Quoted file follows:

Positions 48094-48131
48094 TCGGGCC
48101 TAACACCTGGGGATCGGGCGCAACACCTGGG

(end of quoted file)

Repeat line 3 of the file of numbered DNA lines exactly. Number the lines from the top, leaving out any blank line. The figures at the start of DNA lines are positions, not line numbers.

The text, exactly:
48101 TAACACCTGGGGATCGGGCGCAACACCTGGG